7 Questions You Can (and Should) Ask Before an Interview

You’re all set to accept an interview invitation. As you hit “Reply” and type in your thanks and confirmation, a million questions suddenly whoosh through your mind about what to ask before the interview.

You wonder if you should append any of those questions to your confirmation message, or if you should keep them to yourself and look up the answers later.

Luckily, it’s okay to do a little digging about what to expect come Interview Day.

In fact, if you ask most employers about the common mistakes interviewees make, they’ll put “inadequate research” and “winging it” somewhere in the top six. When an applicant shows genuine interest in the company before they’ve had face-to-face communication, they notice.

Of course, it’s also a matter of asking the right questions. Unless you’re going to ask about what specific questions to expect during the interview, employers will be more than happy to answer queries like:

1. Asking for More Specific Directions

It might sound like an embarrassing question to ask an employer before an interview, but it’s not. Some companies may not show up on Google Maps for a number of reasons. And even if they do, Maps won’t tell you things like where you can park in the building premises or whether the building is in a high-security area. If you show an employer that you’re serious about making it to the interview on time, they’ll probably think you’re serious about getting the job, too.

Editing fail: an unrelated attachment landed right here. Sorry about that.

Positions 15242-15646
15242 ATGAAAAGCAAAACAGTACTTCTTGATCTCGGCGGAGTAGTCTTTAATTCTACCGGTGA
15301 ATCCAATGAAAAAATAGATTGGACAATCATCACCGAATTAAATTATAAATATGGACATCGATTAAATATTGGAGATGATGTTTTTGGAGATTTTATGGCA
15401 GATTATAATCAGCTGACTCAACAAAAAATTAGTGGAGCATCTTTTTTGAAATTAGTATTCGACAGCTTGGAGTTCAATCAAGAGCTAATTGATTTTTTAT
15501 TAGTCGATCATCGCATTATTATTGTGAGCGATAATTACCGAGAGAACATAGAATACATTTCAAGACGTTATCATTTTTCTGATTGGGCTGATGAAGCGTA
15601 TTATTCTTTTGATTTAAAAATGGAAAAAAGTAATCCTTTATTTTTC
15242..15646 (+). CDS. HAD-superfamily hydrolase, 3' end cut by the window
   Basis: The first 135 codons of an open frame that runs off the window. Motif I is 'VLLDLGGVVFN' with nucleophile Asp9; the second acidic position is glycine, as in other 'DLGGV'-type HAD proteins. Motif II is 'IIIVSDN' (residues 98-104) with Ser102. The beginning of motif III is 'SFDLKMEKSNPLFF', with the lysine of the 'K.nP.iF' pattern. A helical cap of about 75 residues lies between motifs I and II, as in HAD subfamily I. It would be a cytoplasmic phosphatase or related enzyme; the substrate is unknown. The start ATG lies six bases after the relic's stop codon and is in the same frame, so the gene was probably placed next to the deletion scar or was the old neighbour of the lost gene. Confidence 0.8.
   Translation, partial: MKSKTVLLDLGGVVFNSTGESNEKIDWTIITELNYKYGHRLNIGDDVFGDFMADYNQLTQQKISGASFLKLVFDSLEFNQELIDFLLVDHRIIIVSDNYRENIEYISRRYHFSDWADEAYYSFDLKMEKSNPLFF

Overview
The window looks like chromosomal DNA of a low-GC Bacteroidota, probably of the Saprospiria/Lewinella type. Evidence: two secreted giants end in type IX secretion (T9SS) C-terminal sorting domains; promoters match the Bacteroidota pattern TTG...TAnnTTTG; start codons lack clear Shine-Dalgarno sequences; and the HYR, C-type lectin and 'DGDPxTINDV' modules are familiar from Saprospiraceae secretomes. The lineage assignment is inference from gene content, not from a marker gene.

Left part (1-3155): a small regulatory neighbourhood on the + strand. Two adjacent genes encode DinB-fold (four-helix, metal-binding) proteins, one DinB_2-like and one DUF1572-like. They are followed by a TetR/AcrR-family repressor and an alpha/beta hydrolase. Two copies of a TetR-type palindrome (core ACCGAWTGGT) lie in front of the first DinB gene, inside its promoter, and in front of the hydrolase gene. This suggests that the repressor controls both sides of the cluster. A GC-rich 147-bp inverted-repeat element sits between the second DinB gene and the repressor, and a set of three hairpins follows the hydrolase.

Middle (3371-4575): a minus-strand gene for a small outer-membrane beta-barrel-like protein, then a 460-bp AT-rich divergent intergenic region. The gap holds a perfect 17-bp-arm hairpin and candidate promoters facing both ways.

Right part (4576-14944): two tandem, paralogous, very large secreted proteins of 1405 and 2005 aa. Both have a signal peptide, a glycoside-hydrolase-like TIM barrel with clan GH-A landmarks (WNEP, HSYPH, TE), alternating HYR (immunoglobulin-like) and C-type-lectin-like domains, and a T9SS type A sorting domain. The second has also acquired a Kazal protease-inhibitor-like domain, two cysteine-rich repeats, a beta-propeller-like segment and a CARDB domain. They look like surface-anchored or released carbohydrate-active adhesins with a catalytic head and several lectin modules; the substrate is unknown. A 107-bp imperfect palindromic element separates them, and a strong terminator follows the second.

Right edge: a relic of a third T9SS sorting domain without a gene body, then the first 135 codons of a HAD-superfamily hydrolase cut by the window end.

Sample Message: “Thank you for the invitation. I look forward to meeting the team on [insert interview date here]. May I know what floor your office is/where I can park/which building should I visit in X complex? I’d love to prepare for my visit in advance.”    

2. Asking about the Dress Code

Some employers specify a dress code in their interview invitation, while others don’t. If your potential employer is the latter, don’t be afraid to clarify. Unless you’ve personally visited the company premises before, you may not know what employees wear on a daily basis. If you’re interviewing for a traditional business role with an elite firm, a suit would be the obvious choice. But if the company is more lax and signs point to a casual dress atmosphere, it may be appropriate to ask about what to expect in the interview.

Sample Message: “Thanks so much for scheduling me for an interview. It would be my pleasure to meet the rest of the team. Will it be okay for me to come in a suit, or does the company prefer a more casual style of dress? I would love to hear your thoughts so I can fit in appropriately.”

3. Asking about Additional Documents to Take

Aside from a handful of copies of your resume, your employer may ask for other things. For example, a creative job might require you to produce a portfolio. Even if you’re one of the 6 out of 250 applicants to snag the job interview, the lack of samples might put the job offer out of your reach.

Sample Message: “Thank you for considering my application. I’d love to know more about the position during the interview. Is there anything else I should bring other than my resume? I look forward to your reply.”  

4. Asking about Who You’ll be Meeting